Atomix is an event-driven framework for coordinating fault-tolerant distributed systems built on the Raft consensus algorithm. It provides the building blocks that solve many common distributed systems problems including group membership, leader election, distributed concurrency control, partitioning, and replication.

Cassandra - Scalable Distributed Database

  •    Java

The Apache Cassandra Project develops a highly scalable second-generation distributed database, bringing together Dynamo's fully distributed design and Bigtable's ColumnFamily-based data model. Cassandra is suitable for applications that can't afford to lose data. Data is automatically replicated to multiple nodes for fault-tolerance.

dragonboat - A feature complete and high performance multi-group Raft library in Go.

  •    Go

Dragonboat is a high performance multi-group Raft consensus library in Go with C++11 binding support. Consensus algorithms such as Raft provides fault-tolerance by alllowing a system continue to operate as long as the majority member servers are available. For example, a Raft cluster of 5 servers can make progress even if 2 servers fail. It also appears to clients as a single node with strong data consistency always provided. All running servers can be used to initiate read requests for aggregated read throughput.

raft - Golang implementation of the Raft consensus protocol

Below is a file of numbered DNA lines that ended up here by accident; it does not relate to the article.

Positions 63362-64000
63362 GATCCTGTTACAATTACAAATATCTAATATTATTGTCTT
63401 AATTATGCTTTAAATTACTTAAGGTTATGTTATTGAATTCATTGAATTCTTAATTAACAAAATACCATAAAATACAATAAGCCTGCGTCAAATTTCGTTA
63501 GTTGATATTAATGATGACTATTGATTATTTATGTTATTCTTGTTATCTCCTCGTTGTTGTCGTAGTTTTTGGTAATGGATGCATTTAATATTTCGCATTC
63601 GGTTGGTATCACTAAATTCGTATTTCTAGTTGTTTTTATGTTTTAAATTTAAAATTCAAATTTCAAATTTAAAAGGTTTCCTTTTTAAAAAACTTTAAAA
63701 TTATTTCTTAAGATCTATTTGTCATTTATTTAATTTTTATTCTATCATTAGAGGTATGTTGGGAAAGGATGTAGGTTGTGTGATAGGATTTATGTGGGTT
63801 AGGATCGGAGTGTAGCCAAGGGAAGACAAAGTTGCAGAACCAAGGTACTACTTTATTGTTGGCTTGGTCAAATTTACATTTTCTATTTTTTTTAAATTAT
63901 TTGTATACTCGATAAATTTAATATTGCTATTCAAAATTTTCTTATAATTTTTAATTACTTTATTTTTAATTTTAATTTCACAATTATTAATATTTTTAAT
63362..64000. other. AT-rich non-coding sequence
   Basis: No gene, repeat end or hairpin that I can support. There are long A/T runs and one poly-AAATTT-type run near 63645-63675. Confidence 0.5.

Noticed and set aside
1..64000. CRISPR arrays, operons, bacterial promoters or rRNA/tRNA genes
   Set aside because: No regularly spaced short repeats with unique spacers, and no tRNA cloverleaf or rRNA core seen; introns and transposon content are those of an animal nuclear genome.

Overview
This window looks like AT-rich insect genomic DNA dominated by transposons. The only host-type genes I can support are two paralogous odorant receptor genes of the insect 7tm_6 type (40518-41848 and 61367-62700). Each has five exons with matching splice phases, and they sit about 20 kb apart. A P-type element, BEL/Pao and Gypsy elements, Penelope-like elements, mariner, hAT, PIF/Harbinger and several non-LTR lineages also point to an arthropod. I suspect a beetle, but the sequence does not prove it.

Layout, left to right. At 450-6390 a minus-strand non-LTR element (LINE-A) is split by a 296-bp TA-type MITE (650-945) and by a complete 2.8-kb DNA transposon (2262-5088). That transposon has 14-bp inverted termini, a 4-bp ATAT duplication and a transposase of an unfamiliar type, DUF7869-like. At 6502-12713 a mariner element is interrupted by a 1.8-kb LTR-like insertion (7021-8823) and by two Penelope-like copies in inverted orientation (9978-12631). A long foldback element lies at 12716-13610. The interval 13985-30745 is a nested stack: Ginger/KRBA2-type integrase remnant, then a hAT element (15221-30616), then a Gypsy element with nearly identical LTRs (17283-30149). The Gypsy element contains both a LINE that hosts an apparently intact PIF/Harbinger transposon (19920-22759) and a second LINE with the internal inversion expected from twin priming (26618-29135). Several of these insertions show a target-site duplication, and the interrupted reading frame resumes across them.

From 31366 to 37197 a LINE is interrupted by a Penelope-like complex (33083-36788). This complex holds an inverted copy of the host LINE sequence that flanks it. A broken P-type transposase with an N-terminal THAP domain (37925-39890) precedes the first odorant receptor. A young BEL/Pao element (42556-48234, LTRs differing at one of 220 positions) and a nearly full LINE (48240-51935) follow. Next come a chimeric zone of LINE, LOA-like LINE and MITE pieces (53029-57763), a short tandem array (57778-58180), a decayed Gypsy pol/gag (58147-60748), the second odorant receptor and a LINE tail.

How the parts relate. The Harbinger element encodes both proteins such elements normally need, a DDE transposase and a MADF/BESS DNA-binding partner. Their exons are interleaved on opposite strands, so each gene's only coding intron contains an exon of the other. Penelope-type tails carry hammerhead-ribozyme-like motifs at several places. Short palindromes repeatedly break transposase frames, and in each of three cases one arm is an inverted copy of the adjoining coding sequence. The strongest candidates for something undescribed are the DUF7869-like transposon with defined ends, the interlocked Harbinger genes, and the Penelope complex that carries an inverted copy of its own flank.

•    Go

raft is a Go library that manages a replicated log and can be used with an FSM to manage replicated state machines. It is a library for providing consensus.The use cases for such a library are far-reaching as replicated state machines are a key component of many distributed systems. They enable building Consistent, Partition Tolerant (CP) systems, with limited fault tolerance as well.

Bistro - Flexible distributed scheduler, a high-performance framework supporting multiple paradigms while retaining ease of configuration, management, and monitoring

  •    C++

Bistro is a toolkit for making services that schedule and execute tasks. Bistro is a toolkit for making distributed computation systems. It can schedule and run distributed tasks, including data-parallel jobs. It enforces resource constraints for worker hosts and data-access bottlenecks. It supports remote worker pools, low-latency batch scheduling, dynamic shards, and a variety of other possibilities. It has command-line and web UIs.



Hystrix.NET is a C# port of Hystrix, which is a latency and fault tolerance library for complex distributed systems.

incubator-gobblin - Gobblin is a distributed big data integration framework (ingestion, replication, compliance, retention) for batch and streaming systems

  •    Java

Apache Gobblin is a universal data ingestion framework for extracting, transforming, and loading large volume of data from a variety of data sources, e.g., databases, rest APIs, FTP/SFTP servers, filers, etc., onto Hadoop. Apache Gobblin handles the common routine tasks required for all data ingestion ETLs, including job/task scheduling, task partitioning, error handling, state management, data quality checking, data publishing, etc. Gobblin ingests data from different data sources in the same execution framework, and manages metadata of different sources all in one place. This, combined with other features such as auto scalability, fault tolerance, data quality assurance, extensibility, and the ability of handling data model evolution, makes Gobblin an easy-to-use, self-serving, and efficient data ingestion framework.